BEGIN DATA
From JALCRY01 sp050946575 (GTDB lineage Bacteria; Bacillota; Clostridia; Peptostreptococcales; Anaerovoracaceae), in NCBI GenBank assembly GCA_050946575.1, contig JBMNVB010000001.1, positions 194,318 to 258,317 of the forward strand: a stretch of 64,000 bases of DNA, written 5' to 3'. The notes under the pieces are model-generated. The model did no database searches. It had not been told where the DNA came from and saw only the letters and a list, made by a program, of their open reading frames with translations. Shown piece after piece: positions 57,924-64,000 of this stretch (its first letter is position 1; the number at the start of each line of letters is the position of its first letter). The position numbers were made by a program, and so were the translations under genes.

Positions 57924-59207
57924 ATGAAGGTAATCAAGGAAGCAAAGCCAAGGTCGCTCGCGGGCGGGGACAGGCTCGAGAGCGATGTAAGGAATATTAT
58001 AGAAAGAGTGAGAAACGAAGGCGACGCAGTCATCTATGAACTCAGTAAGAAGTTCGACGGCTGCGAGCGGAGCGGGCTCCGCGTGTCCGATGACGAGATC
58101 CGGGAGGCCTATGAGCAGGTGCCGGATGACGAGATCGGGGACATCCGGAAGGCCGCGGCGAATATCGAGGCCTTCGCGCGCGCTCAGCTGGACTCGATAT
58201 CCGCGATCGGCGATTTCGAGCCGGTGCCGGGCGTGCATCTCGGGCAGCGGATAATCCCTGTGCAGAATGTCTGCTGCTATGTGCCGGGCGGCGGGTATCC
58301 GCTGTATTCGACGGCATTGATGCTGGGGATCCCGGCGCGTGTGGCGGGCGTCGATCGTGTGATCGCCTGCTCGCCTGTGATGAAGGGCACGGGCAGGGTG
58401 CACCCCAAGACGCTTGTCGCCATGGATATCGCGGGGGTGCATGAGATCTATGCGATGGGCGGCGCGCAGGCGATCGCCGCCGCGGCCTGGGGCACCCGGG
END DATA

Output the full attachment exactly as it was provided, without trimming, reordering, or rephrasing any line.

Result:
From JALCRY01 sp050946575 (GTDB lineage Bacteria; Bacillota; Clostridia; Peptostreptococcales; Anaerovoracaceae), in NCBI GenBank assembly GCA_050946575.1, contig JBMNVB010000001.1, positions 194,318 to 258,317 of the forward strand: a stretch of 64,000 bases of DNA, written 5' to 3'. The notes under the pieces are model-generated. The model did no database searches. It had not been told where the DNA came from and saw only the letters and a list, made by a program, of their open reading frames with translations. Shown piece after piece: positions 57,924-64,000 of this stretch (its first letter is position 1; the number at the start of each line of letters is the position of its first letter). The position numbers were made by a program, and so were the translations under genes.

Positions 57924-59207
57924 ATGAAGGTAATCAAGGAAGCAAAGCCAAGGTCGCTCGCGGGCGGGGACAGGCTCGAGAGCGATGTAAGGAATATTAT
58001 AGAAAGAGTGAGAAACGAAGGCGACGCAGTCATCTATGAACTCAGTAAGAAGTTCGACGGCTGCGAGCGGAGCGGGCTCCGCGTGTCCGATGACGAGATC
58101 CGGGAGGCCTATGAGCAGGTGCCGGATGACGAGATCGGGGACATCCGGAAGGCCGCGGCGAATATCGAGGCCTTCGCGCGCGCTCAGCTGGACTCGATAT
58201 CCGCGATCGGCGATTTCGAGCCGGTGCCGGGCGTGCATCTCGGGCAGCGGATAATCCCTGTGCAGAATGTCTGCTGCTATGTGCCGGGCGGCGGGTATCC
58301 GCTGTATTCGACGGCATTGATGCTGGGGATCCCGGCGCGTGTGGCGGGCGTCGATCGTGTGATCGCCTGCTCGCCTGTGATGAAGGGCACGGGCAGGGTG
58401 CACCCCAAGACGCTTGTCGCCATGGATATCGCGGGGGTGCATGAGATCTATGCGATGGGCGGCGCGCAGGCGATCGCCGCCGCGGCCTGGGGCACCCGGG